He was her wild child from the first,

No one but she could see it,

He was a conniving little boy

Out-foxing all–who couldn’t believe it;

He broke the other childrens’ toys

When no one else could see him,

When confronted for his sins,

He’d vehemently denied them;

though no one could ever prove it,

He stole his third grade teacher’s ring;

He mocked his elders  and no one knew

He was taking everybody else’s things;

But grow he did, his father’s pet

who refused to see what we had found,

in jail before he turned twenty one,

He burned his friend’s shop to the ground;

When he couldn’t get his truck to start,

On that drunken drug-filled spree,

He stole the fire chief’s car that night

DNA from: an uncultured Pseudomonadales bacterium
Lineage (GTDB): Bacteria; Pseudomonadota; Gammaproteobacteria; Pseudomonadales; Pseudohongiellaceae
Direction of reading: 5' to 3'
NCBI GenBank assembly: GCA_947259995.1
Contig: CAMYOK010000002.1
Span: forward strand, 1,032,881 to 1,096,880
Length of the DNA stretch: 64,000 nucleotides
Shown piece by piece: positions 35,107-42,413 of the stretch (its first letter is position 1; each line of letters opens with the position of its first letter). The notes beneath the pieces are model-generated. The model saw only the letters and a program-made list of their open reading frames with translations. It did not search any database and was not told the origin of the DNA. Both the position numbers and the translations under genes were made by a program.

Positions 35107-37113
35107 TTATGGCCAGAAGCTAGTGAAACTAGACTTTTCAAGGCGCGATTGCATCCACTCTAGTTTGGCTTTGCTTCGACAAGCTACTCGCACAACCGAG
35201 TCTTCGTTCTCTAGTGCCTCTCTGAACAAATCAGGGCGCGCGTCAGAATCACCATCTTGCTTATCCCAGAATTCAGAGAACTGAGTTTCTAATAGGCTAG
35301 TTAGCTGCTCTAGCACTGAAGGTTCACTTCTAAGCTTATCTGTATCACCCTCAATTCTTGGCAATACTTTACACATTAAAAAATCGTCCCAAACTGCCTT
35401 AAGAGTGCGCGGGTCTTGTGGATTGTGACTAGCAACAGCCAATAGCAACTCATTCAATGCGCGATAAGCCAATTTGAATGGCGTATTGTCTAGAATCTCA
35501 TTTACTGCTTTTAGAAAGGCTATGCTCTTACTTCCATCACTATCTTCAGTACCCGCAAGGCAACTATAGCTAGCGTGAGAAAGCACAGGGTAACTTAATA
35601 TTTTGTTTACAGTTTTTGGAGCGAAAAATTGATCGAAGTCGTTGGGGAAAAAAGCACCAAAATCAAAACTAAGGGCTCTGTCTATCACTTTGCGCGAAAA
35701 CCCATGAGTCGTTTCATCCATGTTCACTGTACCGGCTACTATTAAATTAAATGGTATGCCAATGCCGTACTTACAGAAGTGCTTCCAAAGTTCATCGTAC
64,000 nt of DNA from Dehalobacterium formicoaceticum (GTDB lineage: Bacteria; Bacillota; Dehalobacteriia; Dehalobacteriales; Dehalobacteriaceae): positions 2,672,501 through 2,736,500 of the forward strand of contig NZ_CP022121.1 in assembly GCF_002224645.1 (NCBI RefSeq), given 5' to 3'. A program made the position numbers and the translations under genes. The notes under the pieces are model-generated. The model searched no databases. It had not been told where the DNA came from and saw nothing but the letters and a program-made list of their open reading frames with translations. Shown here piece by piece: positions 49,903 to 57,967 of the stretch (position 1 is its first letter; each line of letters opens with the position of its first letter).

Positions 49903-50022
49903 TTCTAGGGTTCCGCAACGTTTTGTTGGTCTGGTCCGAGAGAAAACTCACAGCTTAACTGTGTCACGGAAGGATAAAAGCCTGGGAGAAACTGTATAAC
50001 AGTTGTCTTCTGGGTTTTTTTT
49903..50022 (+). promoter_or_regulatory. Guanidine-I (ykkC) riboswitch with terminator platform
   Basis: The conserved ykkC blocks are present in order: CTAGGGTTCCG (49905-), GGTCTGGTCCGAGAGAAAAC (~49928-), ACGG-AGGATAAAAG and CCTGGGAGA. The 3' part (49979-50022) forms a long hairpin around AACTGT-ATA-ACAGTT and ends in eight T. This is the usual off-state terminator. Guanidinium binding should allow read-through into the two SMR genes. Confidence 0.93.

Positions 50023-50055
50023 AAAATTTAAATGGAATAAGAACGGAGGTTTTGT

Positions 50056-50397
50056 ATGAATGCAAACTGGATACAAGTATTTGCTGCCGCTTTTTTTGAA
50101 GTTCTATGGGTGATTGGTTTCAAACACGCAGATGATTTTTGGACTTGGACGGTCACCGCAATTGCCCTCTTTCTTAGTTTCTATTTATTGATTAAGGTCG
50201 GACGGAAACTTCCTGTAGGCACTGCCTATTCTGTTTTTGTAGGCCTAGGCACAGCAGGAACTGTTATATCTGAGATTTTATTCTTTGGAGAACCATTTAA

side-swiping cars with fiendish glee;

So, in and out of jails and prisons,

he mocked the system all his life,

Just before his fiftieth birthday.

This wild child ended it with a knife.

“It’s all your fault”  his father said,

laying the blame at the mother’s door;

she divorced the wild child’s paternal parent

and said “I’m not taking this anymore”

Sandra Lee Smith

composed January 18, 2015

updated July 14, 2018

Sandy’s note: the final chapter to this story (truly not a poem) filled three pages when I tried to honestly describe mine and my other sons’ years with their brother Michael, who passed away from lung failure in 2010. I don’t know of anything I could have done differently; I think there were many things his father could have done–starting with accepting some of the responsibility for his son’s behavior. -sls


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